Emerging markets hold promise for investors in 2021

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By Rocco van Zyl* 

At the start of 2020 developed markets had delivered the best investment returns for a decade, with US stocks in leading the charge, with both the S&P 500 and NASDAQ soaring to record highs. However, going into February not even the smartest commentators predicted the arrival of Covid-19, and the subsequent market crash that followed in its wake.

Rocco van Zyl

Although world markets had been through stock market crashes before, this one was unique in the sense that countries around the world were hit by a global pandemic, with governments having very little knowledge about the virus and how to curb it. The future of the global economy was initially fogged, as it was widely believed that the world would only start getting back to normal once an effective vaccine was produced and readily available to citizens everywhere.

Now fast-track nine months later, not only have most equity markets fully recovered, but Britain, USA, Canada, and other countries have all approved vaccines, with strategies in place to start rolling out inoculations to the wider public with immediate effect. There are numerous other vaccines currently being tested and 2021 could very well see mass-production of vaccines distributed on a global level. What does this mean for global equities going forward, and where could the potential opportunities lie?

Analysts and investors from BlackRock Inc. to JPMorgan Chase & Co. and Morgan Stanley have all indicated an increased appetite for emerging market exposure in 2021, with particular reference to China and other Asian emerging markets to lead the global recovery, with Goldman Sachs touting emerging markets to “outperform the rest of the world”. This is due to several reasons.

Firstly, China has managed the Covid-19 outbreak well compared to the rest of the world, with its economy largely running normally again, being the only country in the world whose economy had not contracted this year. As a result, China has been forecasted by Goldman Sachs to continue growing by 7,5% and 5,7% in 2021 and 2022 respectively, thus leading the global recovery. Second, trade war tensions between the US and China are also expected to ease with  Joe Biden set to be the next US president, which will result in positive investor sentiment towards  the Asian giant.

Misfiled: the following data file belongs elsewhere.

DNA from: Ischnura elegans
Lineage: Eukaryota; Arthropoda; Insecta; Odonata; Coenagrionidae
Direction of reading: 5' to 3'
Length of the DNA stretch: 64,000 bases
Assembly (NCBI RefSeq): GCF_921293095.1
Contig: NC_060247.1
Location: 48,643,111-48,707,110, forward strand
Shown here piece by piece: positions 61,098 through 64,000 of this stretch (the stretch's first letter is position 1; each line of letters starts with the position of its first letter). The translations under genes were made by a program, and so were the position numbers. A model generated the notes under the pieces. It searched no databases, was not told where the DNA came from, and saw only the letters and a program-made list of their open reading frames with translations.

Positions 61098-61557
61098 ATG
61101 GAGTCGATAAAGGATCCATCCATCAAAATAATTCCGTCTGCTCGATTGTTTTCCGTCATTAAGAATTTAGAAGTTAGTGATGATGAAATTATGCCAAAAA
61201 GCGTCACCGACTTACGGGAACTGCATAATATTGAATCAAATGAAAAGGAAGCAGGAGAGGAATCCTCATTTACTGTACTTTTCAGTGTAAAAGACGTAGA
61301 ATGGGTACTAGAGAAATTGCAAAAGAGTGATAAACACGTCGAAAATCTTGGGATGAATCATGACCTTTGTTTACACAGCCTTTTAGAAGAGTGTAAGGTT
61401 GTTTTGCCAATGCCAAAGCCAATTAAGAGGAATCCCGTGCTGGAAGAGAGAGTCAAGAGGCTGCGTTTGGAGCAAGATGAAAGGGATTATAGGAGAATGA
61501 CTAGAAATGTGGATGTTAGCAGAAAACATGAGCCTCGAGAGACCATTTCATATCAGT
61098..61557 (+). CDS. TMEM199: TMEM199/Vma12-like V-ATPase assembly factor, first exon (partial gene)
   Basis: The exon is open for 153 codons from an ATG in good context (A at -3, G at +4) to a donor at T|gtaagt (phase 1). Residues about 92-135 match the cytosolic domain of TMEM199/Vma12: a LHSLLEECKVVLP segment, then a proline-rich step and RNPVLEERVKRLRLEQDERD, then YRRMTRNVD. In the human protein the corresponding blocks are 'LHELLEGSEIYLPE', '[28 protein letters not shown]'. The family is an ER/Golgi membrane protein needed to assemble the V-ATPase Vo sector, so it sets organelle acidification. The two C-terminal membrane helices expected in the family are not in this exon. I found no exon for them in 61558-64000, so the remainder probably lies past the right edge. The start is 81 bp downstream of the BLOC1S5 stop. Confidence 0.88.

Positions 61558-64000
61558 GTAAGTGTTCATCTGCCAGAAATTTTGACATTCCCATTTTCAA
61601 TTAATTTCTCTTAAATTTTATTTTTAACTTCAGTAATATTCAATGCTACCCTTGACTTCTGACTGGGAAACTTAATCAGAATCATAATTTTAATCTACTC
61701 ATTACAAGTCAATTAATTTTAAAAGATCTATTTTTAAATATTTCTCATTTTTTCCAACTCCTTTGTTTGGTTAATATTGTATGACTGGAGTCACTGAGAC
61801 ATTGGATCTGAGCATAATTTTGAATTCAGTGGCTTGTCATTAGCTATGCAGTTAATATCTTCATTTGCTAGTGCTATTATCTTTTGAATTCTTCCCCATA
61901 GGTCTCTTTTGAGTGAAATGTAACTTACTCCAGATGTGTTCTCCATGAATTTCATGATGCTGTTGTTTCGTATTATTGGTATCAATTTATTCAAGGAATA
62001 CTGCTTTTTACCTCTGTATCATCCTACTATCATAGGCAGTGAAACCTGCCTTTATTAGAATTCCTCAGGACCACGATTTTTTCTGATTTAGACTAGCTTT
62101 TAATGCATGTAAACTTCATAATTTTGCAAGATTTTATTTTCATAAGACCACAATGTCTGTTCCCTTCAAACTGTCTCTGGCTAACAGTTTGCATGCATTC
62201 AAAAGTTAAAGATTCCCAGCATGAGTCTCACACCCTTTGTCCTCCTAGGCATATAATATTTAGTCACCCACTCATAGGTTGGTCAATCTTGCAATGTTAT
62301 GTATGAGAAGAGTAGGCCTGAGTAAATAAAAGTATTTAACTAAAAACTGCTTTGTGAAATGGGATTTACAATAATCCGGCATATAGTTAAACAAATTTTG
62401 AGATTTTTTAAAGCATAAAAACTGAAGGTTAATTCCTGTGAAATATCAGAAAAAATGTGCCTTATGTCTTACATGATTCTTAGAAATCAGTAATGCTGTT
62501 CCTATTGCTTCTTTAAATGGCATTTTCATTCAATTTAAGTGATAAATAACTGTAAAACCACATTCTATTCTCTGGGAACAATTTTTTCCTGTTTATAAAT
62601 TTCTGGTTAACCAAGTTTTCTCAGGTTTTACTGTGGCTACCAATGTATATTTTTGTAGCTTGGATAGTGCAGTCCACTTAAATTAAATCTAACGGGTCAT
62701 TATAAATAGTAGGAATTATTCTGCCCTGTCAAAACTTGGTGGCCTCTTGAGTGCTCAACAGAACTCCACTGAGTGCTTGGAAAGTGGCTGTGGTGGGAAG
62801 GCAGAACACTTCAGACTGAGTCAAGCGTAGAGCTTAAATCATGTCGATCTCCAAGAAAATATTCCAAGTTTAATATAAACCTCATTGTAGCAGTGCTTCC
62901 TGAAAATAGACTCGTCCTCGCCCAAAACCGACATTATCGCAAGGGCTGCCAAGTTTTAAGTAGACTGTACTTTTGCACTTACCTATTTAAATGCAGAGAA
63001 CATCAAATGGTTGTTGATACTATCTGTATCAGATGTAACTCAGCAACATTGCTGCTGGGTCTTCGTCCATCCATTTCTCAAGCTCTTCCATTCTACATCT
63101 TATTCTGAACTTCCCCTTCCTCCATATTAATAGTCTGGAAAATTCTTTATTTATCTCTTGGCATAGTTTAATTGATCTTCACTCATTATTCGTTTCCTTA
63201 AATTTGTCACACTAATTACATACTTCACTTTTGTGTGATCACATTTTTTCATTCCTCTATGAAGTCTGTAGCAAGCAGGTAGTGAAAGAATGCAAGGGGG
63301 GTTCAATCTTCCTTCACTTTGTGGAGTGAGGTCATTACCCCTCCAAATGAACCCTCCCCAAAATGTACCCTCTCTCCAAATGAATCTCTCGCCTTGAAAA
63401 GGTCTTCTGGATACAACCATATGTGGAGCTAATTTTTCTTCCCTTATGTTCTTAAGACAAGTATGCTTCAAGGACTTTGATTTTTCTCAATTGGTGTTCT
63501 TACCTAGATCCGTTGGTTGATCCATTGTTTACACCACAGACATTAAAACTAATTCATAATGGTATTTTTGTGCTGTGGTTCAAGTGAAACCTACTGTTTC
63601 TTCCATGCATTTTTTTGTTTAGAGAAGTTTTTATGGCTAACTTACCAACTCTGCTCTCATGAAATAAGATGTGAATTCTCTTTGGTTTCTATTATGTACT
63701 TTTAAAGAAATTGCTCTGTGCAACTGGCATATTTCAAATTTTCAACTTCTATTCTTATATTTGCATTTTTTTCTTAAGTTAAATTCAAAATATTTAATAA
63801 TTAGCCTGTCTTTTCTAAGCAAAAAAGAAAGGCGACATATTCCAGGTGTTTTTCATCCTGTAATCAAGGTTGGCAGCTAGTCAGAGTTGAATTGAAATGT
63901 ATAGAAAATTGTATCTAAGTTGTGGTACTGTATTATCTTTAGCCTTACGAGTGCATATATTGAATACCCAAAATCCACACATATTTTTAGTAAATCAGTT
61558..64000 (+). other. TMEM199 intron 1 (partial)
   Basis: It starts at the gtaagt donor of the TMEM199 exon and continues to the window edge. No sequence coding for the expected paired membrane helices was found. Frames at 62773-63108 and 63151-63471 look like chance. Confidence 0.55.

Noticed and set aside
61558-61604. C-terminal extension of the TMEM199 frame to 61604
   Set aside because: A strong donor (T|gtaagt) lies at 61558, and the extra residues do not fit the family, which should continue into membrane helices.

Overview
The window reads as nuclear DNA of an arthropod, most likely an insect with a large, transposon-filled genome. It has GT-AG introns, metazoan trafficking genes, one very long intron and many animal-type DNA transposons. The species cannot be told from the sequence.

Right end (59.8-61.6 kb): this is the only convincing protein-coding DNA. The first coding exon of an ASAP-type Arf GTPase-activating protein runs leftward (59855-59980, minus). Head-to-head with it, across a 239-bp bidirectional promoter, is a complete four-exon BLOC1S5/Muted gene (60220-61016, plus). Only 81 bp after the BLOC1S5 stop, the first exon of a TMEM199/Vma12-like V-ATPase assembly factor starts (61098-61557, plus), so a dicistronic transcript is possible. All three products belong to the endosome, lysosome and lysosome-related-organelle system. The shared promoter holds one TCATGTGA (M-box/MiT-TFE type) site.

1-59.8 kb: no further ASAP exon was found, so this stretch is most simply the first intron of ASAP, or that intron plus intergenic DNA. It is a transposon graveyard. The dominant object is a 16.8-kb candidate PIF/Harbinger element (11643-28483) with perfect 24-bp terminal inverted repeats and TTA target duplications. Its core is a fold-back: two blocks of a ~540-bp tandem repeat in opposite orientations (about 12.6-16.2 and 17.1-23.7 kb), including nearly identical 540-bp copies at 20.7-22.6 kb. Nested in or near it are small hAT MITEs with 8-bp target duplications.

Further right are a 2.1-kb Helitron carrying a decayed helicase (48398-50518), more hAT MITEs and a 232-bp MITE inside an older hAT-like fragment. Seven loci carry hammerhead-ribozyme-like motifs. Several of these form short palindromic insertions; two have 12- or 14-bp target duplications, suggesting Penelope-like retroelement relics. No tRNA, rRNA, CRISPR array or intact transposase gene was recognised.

Another important factor is that Central Banks around the world have cut interest rates quite aggressively this year, and with many analysts indicating that interest rates are to remain low for the foreseeable future, investors who are in search of high yields simply have to look at investing in riskier asset classes, resulting in a huge influx of capital into emerging markets, and global equities in general. This is referred to as “TINA” (There Is No Alternative) investing, whereas investors will have to invest in equities in search of yield, as asset classes such as bonds and cash in developed economies simply are not offering meaningful returns. Emerging market Bonds, however, still  offer a competitive yield due to the risk of default by their respective governments. All of the above, coupled with a global recovery powered by an effective vaccine/s, could ultimately lead to a surge in global equities in 2021.

Thus, many analysts believe that the global economy is set for a rebound next year, and that the markets/areas tipped to benefit the most from such a global surge is that of emerging markets (Asian emerging markets, China in particular), and US stocks (despite hitting record highs). Goldman Sachs in particular is very bullish on the S&P 500, predicting that the index will rise 16% from its current highs by the end of next year. On the other hand, the global chorus betting on a strong emerging market performance next year is growing, as low interest rates may lead to a huge influx of capital into emerging market economies. S&P Global Ratings published the following table below, outlining the growth that they are predicting from the different emerging market areas:

Source: S&P Global Ratings

The table further reinforces the argument that China and its emerging market peers are set to rebound next year, with Asian emerging markets set to lead the global recovery.

The past year was a stark reminder that ‘the future will surprise’ and that unexpected events can derail even the best made plans. Investors with balanced, diversified portfolios not only survived the volatility of 2020 but also achieved satisfactory returns. Going into 2021, the need for  a diversified portfolio that has the right asset allocation and has struck the optimal balance between developed and emerging markets exposure, is as important as ever. In a vast investment universe with many options this is best navigated with the assistance of a qualified, experienced advisor.

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